Exotic Forest Pests: Let’s Keep Them Out of Michigan (CANR559)

By being alert you can help keep these damaging pests from invading our state.

Asian Longhorned Beetle

Why we care:

This large, showy beetle was accidentally introduced into the U.S. on several occasions, probably in wood crating or pallets shipped from Asia. Larvae feed in tunnels (called galleries) in the wood of tree branches and trunks. The galleries can cause branches or trees to break and will eventually kill the tree. North American trees have little or no resistance to this Asian pest.

What is at risk?

Maple trees are the Asian longhorned beetle’s (ALB) favorite host. More than 1 billion maple trees grow in Michigan. ALB can attack and kill many other tree species, including poplar, willow, sycamore and horse chestnut.

The threat:

ALB populations are known to be present in areas of southern Ohio, Massachusetts and New York. What could happen in Michigan? If a new ALB infestation is found, federal officials will begin survey and eradication activities. These include removing and destroying all infested trees. Eradication is messy and unpleasant, but it has been successful in eradicating ALB populations in New Jersey, Chicago and Toronto. If ALB is not eradicated and populations spread across North America, economic and ecological impacts would be enormous.

What is being done?

Eradication efforts are continuing in New York, Massachusetts and Ohio. There are international regulations on wood crating and pallets used for shipping, but enforcement is challenging.

What can you do?

Pay attention to trees, especially maples, with dying branches. Look for the characteristic exit holes in large branches or the trunks. Many websites have good ALB photos and information. If you see a suspect tree or beetle, take photos and record the location. Try to collect suspect beetles in a jar. Contact an expert at one of the phone numbers or websites below to report suspect trees or beetles. Learn more: asianlonghornedbeetle.com/ Asian Longhorned Beetle larva. Adult Asian Longhorned Beetle.

Hemlock Woolly Adelgid 

Why we care:

These tiny insects secrete white wax as they feed on sap from hemlock shoots and branches. Hemlock woolly adelgid (HWA) feeding can kill needles, shoots and branches. Over time, growth slows as trees become less vigorous and trees may take on a grayishgreen appearance. Infested hemlocks, especially large, old trees, are often killed when other stress factors, such as drought, affect trees.

What is at risk?

More than 100 million mature hemlocks grow in Michigan. Hemlocks provide important habitat and winter cover for many wildlife species.

The threat:

HWA populations are common in many eastern states, including Pennsylvania. Eggs and very young adelgids are likely carried by birds and can be moved on hemlock nursery trees, logs or firewood.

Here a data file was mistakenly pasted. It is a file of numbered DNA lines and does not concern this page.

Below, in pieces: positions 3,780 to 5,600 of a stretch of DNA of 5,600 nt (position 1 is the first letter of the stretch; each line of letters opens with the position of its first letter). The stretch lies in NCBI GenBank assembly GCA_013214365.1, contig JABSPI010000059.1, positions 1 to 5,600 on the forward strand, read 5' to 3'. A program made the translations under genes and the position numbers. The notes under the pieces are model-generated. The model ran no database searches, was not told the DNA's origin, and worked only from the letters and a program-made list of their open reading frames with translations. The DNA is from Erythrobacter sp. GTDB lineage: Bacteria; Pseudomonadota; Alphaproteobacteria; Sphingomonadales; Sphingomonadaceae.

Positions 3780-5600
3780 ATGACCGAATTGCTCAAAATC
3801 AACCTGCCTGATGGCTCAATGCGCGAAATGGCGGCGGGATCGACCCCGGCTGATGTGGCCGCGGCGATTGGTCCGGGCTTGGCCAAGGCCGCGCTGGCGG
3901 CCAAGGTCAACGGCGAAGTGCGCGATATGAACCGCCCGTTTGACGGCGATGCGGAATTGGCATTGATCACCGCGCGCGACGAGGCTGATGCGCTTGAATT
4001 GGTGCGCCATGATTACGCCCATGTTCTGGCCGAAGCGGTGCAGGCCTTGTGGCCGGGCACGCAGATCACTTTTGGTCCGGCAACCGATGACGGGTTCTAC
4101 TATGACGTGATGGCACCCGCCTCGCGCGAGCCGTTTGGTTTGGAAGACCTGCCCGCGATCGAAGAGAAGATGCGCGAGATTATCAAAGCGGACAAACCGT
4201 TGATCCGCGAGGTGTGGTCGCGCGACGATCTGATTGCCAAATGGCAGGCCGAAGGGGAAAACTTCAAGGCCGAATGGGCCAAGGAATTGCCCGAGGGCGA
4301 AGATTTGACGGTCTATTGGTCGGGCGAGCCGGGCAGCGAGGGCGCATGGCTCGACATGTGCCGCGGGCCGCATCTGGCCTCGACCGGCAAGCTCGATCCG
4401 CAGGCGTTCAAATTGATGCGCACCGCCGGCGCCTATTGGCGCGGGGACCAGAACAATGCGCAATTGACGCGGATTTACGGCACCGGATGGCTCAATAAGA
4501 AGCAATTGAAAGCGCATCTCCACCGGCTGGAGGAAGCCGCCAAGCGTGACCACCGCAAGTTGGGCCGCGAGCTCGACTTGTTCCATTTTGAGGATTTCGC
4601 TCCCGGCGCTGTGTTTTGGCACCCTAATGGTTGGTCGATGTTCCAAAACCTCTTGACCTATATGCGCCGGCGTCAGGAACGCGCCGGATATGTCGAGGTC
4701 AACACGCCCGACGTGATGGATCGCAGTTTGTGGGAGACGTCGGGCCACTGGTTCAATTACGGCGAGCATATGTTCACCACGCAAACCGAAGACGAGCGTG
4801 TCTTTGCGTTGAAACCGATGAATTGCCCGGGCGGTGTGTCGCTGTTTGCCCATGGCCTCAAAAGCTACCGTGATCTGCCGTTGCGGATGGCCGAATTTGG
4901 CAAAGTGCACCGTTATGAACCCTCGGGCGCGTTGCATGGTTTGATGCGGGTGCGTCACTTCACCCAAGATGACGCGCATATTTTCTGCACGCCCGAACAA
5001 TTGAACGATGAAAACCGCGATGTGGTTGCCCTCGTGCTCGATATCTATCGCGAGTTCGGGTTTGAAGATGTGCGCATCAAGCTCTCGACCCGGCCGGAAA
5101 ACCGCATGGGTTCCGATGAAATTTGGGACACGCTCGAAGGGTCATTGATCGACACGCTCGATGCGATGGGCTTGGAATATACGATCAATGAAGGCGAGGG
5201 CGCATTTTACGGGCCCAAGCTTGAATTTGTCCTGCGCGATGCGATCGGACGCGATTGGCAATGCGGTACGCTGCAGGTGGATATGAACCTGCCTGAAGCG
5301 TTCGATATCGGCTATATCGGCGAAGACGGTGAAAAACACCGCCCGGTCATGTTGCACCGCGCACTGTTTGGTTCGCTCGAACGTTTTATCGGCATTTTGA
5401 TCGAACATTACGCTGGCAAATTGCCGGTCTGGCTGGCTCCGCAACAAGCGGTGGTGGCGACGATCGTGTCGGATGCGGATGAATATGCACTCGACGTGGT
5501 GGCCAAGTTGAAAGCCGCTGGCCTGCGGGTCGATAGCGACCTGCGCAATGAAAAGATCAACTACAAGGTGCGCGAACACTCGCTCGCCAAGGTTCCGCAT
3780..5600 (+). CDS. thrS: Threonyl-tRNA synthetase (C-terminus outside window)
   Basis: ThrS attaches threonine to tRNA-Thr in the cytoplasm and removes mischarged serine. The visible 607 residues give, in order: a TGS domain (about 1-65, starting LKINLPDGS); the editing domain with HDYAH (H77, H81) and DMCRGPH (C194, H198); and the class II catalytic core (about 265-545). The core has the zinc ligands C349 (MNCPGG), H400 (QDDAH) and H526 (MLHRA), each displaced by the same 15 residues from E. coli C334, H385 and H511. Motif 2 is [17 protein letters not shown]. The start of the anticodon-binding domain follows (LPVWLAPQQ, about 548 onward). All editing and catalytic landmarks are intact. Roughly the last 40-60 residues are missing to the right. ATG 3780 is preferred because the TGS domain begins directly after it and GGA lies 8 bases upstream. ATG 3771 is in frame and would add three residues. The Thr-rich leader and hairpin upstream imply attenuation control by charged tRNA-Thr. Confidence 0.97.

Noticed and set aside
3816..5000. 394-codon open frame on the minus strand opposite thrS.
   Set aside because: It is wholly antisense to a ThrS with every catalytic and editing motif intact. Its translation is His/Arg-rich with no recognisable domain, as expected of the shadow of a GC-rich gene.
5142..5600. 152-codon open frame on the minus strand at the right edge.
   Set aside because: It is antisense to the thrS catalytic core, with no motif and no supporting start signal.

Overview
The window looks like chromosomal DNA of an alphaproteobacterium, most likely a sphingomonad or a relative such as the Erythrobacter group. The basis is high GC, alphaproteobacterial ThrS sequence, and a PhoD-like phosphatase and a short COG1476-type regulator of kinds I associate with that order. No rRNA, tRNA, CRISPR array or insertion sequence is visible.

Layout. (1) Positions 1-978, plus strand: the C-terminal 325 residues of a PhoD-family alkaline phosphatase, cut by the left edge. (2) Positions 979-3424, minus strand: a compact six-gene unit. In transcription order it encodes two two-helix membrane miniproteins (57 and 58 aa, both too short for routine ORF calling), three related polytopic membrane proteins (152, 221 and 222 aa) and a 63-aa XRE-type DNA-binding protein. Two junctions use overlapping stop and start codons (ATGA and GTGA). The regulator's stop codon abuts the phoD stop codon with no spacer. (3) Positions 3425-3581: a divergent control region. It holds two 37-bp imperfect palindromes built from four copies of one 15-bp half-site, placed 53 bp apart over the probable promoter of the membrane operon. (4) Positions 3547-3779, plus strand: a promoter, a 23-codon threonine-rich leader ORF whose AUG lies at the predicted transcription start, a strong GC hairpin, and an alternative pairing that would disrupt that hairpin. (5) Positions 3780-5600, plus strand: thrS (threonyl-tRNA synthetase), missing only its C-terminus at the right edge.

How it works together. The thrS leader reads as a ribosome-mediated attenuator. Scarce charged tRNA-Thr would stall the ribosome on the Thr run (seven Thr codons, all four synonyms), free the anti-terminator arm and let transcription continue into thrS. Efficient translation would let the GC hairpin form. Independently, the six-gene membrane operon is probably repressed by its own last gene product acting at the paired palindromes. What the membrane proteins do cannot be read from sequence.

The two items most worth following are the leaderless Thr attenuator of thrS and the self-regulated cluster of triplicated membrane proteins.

What could happen in Michigan?

Much of the state’s hemlock resource is relatively old and very vulnerable to HWA. If this pest becomes established, most of these trees will be killed.

What can you do?

If you notice white, waxy material at the base of the needles on hemlock trees, contact one of the phone numbers or websites listed on the front page. Take photos and note the location of the affected trees.

Thousand Cankers Disease

Why we care:

Thousand cankers disease (TCD) involves an insect native to the southwestern U.S. and a newly identified pathogen. It is a relatively new concern for black walnut trees. When tiny walnut twig beetles feed on tree shoots, they introduce a fungal pathogen that causes TCD in live trees. The pathogen kills small areas of tissue, resulting in cankers. As more cankers form, branches die and over time, the entire tree succumbs. TCD has been described as “death by 1000 paper cuts.”

The threat:

Black walnut trees in many western states, and in Tennessee and Pennsylvania, are dying from TCD. The beetle and fungus can be transported into new areas in walnut logs, firewood and staves used for woodworking. Black walnut is a valuable timber species and important for wildlife.

What could happen in Michigan?

An effective control for TCD has not been identified. A high proportion of black walnut trees will likely die if TCD becomes established in Michigan.

What can you do?

If black walnut trees have wilting leaves or dying branches during the summer, check the tree carefully. If there is no obvious cause of the problem, such as a broken branch, note the location of the suspect tree and contact one of the phone numbers or websites listed on the front page. Identifying the tiny walnut twig beetles and confirming the presence of TCD require specialized expertise.

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